You’re still alive?
What a relief!
As I’m sure you remember, last week’s column listed a few of the “24 ways your office job is literally killing you,” a recent Rachel Sugar post on Business Insider. I would have listed all 24, except I am limited by space, and, frankly, I felt it would be better for me spend a little time away from the office. I’m not paranoid, but I really didn’t like the looks I was getting from the office shredding machine.
In short, we both survived a week of peril at the hands of our work environments and, as promised, here I am again with more of the 24 ways your office is out to get you.
Let’s start the cavalcade of office crime with Killer Threat No. 2 – Sugar’s admonition that “regular slouching in your chair can lead to long-term illnesses.” Specifically, these are “a pool of chronic long-term ailments – including arthritis and bursitis.” Sugar’s solution is to “get a sitting device that allows you to straighten your poor posture,” but, frankly, I’m not sure what device ever devised will lift you from the subservient perma-slouch you’ve developed after years of enduring the whacks and wallops that regularly rain down from above.
My solution is to outfit your cubical with a rack – you know, the medieval torture instrument that stretches your arms and legs until you confess your crimes. A few turns of the wheel and you will be straight as an arrow, and maybe, just maybe, when your managers see you writhing in agony, they will lighten up. [Not many people know that the rack was invented by Emperor Nero’s HR department and originally used for reviewing expense accounts.]
Acceding to Office Deathwatch No. 4 will not be difficult. “Skipping breakfast puts your body in a constant stressful state” is the warning du jour, and I know you will agree that “people who don’t eat breakfast have a greater risk of high blood pressure, being overweight, and having heart issues compared to those who regularly eat within two hours of waking up.”
Frankly, this is one risk sugar-coated by author Sugar. Yes, you must eat within two hours after waking up, but it is also important to eat two hours before waking up. In fact, it is extremely risky to stop eating. If not eating for two hours causes such dire consequences, imagine how long you will live if you never stop eating – ever.
Of course, you are already making progress on this matter. With a box of donuts always within arm’s reach, and a healthy supply of mac & cheese in your briefcase to tide you over for those long trips from the snack machine to the cafeteria, you do manage to reach the daily dietary minimum of 35,000 calories. But you have to admit that this Olympian level of constant noshing does fall off when you are asleep, putting you at risk of going five or 10 minutes without life-affirming qualities of pizza and guacamole. That’s why, at nighttime, I recommend that you replace your sheet with a sheet cake. You’ll nibble your way through the night and wake up refreshed and hungry.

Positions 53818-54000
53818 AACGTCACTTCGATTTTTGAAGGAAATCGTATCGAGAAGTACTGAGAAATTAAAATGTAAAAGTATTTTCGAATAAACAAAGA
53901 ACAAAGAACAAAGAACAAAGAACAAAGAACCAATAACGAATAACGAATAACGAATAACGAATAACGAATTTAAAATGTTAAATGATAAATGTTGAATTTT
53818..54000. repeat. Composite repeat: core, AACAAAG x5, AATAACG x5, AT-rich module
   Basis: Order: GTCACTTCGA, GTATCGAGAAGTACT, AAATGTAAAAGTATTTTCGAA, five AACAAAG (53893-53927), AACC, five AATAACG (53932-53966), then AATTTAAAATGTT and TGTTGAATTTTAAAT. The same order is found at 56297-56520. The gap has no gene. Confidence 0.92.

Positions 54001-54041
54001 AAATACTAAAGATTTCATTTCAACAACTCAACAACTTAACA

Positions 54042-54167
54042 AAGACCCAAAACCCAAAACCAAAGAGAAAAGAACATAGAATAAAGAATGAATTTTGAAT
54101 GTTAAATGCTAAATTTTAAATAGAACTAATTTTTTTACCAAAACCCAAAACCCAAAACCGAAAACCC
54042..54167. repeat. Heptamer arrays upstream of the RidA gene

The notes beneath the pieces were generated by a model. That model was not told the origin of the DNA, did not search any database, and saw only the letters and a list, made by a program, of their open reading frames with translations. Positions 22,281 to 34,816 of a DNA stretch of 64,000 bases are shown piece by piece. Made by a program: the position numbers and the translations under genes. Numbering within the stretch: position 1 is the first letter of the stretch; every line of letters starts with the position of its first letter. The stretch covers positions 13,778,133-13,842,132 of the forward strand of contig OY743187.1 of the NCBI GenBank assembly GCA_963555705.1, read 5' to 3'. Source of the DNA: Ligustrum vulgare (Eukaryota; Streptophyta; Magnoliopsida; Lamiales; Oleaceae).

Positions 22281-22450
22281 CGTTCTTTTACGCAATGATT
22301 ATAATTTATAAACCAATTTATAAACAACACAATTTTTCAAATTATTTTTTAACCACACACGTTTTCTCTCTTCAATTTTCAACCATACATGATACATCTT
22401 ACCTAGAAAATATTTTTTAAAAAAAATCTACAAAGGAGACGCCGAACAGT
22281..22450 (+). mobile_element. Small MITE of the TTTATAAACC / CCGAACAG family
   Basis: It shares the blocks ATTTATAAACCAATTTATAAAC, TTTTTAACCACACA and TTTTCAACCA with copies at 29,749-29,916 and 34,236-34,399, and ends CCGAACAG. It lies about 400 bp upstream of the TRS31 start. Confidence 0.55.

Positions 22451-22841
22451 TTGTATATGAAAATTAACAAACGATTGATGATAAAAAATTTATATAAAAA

Though we usually steer away from prurient sexual issues in this column, Workplace Hazard No. 10 demands our close attention. But not too close. After all, researchers at the State University of New York found that “laptops can raise the temperature of the scrotum, which could lower a man’s sperm count.” [As a woman, you may be somewhat less concerned with your scrotum and your sperm count, note that a hot laptop on your lap can also cause skin problems.]
A facile antidote to this risk would be to tell you to stop using laptops, but that wouldn’t make sense, since the best way to accelerate what we laughingly call “your career” is to have the smallest, coolest, thinnest laptop in the office. (My own laptop is so thin, I can put in inside a bacon, lettuce and tomato sandwich and never even tasted. Though it does make an awfully loud crunch. Apple really needs to fix that.)
But a low sperm count is no joke – especially to the sperm, who do get lonely – so I suggest you replace your laptop with an abacus. This will be an improvement, but it’s not a perfect solution. Slamming those wooden beads around on your lap can cause a whole other set of health problems. It may not kill you, but it sure can hurt.
Bob Goldman was an advertising executive at a Fortune 500 company, but he finally wised up and opened Bob Goldman Financial Planning in Sausalito, California. He offers a virtual shoulder to cry on at firstname.lastname@example.org.